If you were a BlockFi customer at any time, you may have received an email recently claiming that you can now withdraw your assets from BlockFi. BlockFi filed for bankruptcy not too long ago, but long enough that you may have forgotten if you even had money on there. Or maybe you had your entire life savings on BlockFi, and it’s the email you’ve been waiting for.
This is definitely a scam email, and you should not click any links or attempt to withdraw any assets. Though the details of the email like the subject line, email contents, sender, and link may change over time, you can be sure that these emails are not real.
If you ever want to check if you actually have assets to withdraw, only go directly to the BlockFi.com website from a device you own, on a wifi network you trust.
Fake BlockFi Phishing Email To Withdraw Assets
1. The Email Isn’t From BlockFi
The main indication that this is a scam is that the email sender is not actually from BlockFi. This is the #1 tool in your tool belt against scams. Learn how to check the sender of an email and look at the root domain from where the email originates. In this case, the email I received was from firstname.lastname@example.org.
If the email isn’t from BlockFi, it’s a scam.
Unfortunately, on some email clients, like my iOS standard mail client, the domain of the sender isn’t shown to you as obviously on Gmail. On my iPhone, I just saw “BlockFi Noticing”. The scammers must be dumb in this case, because that was the first indication to me that this was a scam. BlockFi wouldn’t send an email from “BlockFi Noticing”. It would just be “BlockFi”.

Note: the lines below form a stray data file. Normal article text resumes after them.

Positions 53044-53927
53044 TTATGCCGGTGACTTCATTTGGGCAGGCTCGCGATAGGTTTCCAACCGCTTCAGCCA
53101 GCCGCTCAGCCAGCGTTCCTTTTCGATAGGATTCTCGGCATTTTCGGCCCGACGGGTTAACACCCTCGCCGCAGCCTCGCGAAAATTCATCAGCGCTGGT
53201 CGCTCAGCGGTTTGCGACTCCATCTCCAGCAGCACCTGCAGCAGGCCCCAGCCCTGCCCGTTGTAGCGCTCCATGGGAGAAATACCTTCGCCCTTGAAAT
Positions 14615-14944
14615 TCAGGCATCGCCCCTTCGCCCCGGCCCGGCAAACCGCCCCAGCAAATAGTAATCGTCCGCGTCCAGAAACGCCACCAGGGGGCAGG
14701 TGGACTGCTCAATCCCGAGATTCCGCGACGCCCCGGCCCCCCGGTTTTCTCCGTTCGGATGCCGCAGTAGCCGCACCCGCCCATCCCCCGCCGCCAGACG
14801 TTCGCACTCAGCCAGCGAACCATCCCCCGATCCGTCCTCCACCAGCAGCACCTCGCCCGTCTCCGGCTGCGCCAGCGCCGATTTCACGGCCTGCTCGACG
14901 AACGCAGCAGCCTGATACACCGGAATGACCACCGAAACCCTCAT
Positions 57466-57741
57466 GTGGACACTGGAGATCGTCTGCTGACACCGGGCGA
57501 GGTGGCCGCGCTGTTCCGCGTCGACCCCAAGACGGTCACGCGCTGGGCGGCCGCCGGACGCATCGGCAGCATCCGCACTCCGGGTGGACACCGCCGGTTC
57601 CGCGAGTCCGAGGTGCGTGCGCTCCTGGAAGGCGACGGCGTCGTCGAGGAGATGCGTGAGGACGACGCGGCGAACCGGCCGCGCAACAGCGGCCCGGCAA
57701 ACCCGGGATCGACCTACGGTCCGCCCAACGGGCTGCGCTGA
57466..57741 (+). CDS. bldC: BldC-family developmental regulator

Luckily, my suspicions were raised and I confirmed that the email wasn’t sent from BlockFi.
Scam Headlines To Watch Out For
The pace of scam emails have picked for for myself, having received two more in the last day. It seems there has been some other type of email communication breach across multiple companies, so the BlockFi scam emails may not be related to BlockFi itself, but broader leak affecting more customers.
For example, I got an email to withdraw assets from FTX, but I’ve never had an FTX account. I’ll keep a running list of scam email headlines, and hopefully Google will index them, and people checking search results to see if they are a scam will land on this page.
- FTX Updates: Great News, you can now withdraw your assets.
- Kroll (BlockFi): BlockFi withdrawals are now instant.
- BlockFi Noticing: BlockFi | You can now withdraw all your assets.
- Kroll Restructuring Administration: FTX withdrawals have been temporarily re-enabled.
- FTX.US Noticing: Priority clients can now access their funds.
- FTX Information: You are eligible to withdraw your assets from FTX.
Is The Network For Good (networkforgood.com) Website A Scam?
The confusing thing about this particular email was that the domain sending the email and the link to click was from a company called Network For Good, from networkforgood.com, which seems to be a legitimate website for fundraising.
I’m emphasizing seems here, because at first I was pretty sure it was a scam, but now I’m not so sure. I don’t meat at all you should trust the domain or anything on there, but the scam doesn’t seem to be as straightforward as I imagined.
Initially, I thought networkforgood.com was a scam for a few reasons. One, there are no legitimate, trusted websites reviewing it. Two, I’ve never heard of it. Three, the language and design of the site seem extremely generic. It could easily be a fake website spun up to appear legit, with equally scammy-looking sites like https://www.goodunited.io/ spun up to review it.
Furthermore, even though TrustPilot has 8 positive reviews of the company, they are all from 2022 around the same time period, and all from reviewers with very low review counts. As I dug deeper, I discovered that Network For Good has not checked all boxes to prove they are a legit company. The only verification they have is that they have a bank account and they registered the correct domain name.
Doing all this would take maybe a couple hours, and then the whole thing could be taken down and spun up again with different domains on different hosting in less than a day. I’ve seen similar scam websites in other industries.